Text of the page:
By Sandi P. Beason
AMORY - Cotton Gin Port, once a significant stop on the Tombigbee River, vanished almost overnight when the railroad came to Monroe County.
The port's history was nearly forgotten, until several decades ago when Amory native and historian Arch Dalrymple III went looking for it.
Joining him on the mission to find the Bell Mission site marker near Amory were two friends, former Gov. William Winter and James Silver, then controversial history professor at the University of Mississippi.
"We tramped up and down looking for the place where the marker was," Dalrymple said. "We hunted all day Saturday, driving up every gravel and dirt road on the west side of Monroe County. We followed all kinds of helpful directions: It's down the road a piece,' It's up the bottom there a ways,' It ain't been no Indians in this bottom since fore I can recollect.'"
In late afternoon, they found "a stone marker of sorts" near an old creek overgrown with sassafras sprouts and blackberry vines.
"It occurred to me that all of this should be codified and written down," he said.
Nothing happened, he said, until five years ago, when he spoke to Elbert Hilliard, director of the Mississippi Department of Archives and History, about how to approach the idea.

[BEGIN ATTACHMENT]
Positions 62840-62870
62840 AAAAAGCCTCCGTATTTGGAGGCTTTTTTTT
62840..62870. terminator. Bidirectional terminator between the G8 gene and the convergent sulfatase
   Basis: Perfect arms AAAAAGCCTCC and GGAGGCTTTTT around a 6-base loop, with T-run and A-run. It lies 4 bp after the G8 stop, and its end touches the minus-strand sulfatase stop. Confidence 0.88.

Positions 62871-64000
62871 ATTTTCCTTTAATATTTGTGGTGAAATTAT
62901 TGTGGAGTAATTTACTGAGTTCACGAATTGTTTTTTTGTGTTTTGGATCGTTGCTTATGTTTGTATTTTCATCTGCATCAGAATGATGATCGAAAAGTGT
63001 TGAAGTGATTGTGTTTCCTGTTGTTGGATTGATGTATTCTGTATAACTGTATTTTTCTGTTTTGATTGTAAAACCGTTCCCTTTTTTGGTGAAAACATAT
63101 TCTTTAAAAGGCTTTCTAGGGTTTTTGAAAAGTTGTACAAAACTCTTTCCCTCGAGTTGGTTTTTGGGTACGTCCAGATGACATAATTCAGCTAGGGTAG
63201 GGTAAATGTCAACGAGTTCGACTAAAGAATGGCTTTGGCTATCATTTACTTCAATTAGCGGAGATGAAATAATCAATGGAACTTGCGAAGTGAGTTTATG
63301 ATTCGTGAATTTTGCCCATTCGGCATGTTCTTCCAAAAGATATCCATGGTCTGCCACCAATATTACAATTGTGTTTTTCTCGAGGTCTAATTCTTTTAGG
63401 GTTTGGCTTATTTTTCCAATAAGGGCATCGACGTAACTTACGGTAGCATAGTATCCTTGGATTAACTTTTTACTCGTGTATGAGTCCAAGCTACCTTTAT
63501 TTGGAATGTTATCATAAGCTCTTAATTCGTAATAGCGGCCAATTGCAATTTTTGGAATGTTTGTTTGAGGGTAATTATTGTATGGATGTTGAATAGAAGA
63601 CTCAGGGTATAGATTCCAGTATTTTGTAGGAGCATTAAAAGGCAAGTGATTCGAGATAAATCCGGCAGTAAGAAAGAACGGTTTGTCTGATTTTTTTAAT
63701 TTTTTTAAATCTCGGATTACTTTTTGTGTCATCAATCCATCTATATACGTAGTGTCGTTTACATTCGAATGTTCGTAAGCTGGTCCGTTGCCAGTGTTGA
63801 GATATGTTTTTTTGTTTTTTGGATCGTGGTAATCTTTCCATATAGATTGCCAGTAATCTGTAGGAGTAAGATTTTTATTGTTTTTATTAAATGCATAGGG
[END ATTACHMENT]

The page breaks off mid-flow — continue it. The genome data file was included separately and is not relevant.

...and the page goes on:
"We decided to let it be a joint venture between the (Dalrymple) family foundation and the Mississippi Historical Society," he said. "The historical society would be given the books and the proceeds would go to it. We decided to have some of those books go to the Amory museum."
After extensive research, and writing and editing by several hands, the book, "Cotton Gin Port: A Frontier Settlement on the Upper Tombigbee" is complete. It will be unveiled at 1:30 p.m. Sunday at the Amory Regional Museum, and copies will be available for $25.
Proceeds will go to the Amory Arts Council Museum Building Fund to help with a museum renovation. Copies will be placed in the state's public libraries and in school libraries in Northeast Mississippi. It also will be sold at the Old Capitol Gift Shop in Jackson.
"It's very interesting," said Lynn Millender, museum director. "We couldn't put it down."
Very little remains today of Cotton Gin Port, the predecessor of the city of Amory. The old town site is west of Amory on the Tombigbee River.
"Cotton Gin Port's story is a microcosm of the frontier American experience, complete with Indian wars, pack horses, ferries, flatboats, trading posts, missionaries and adventurers," Skates said. "Its colorful history and characters make it well worth remembering."
Dalrymple said Cotton Gin Port has been among the legends of Amory.
"When the railroad came, (port settlements) picked up and moved bodily to the railroad," he said. "Amory is an extension of what was there. A good many people in early Amory lived down there. The stories have been prevalent around here a long time."
The book was written by Jack D. Elliott Jr., known for his works on extinct Mississippi towns, and Mary Ann Wells, who was recommended to Dalrymple by a professor at the University of Southern Mississippi.
"She did a good deal of the writing and completed a manuscript," Dalrymple said. "Her health failed, and she moved to New Mexico."
The book has an introduction by John Ray Skates, chair of the MHS Publications Committee and an adviser of the book, a foreword by Dalrymple and accompanying maps and historical photographs.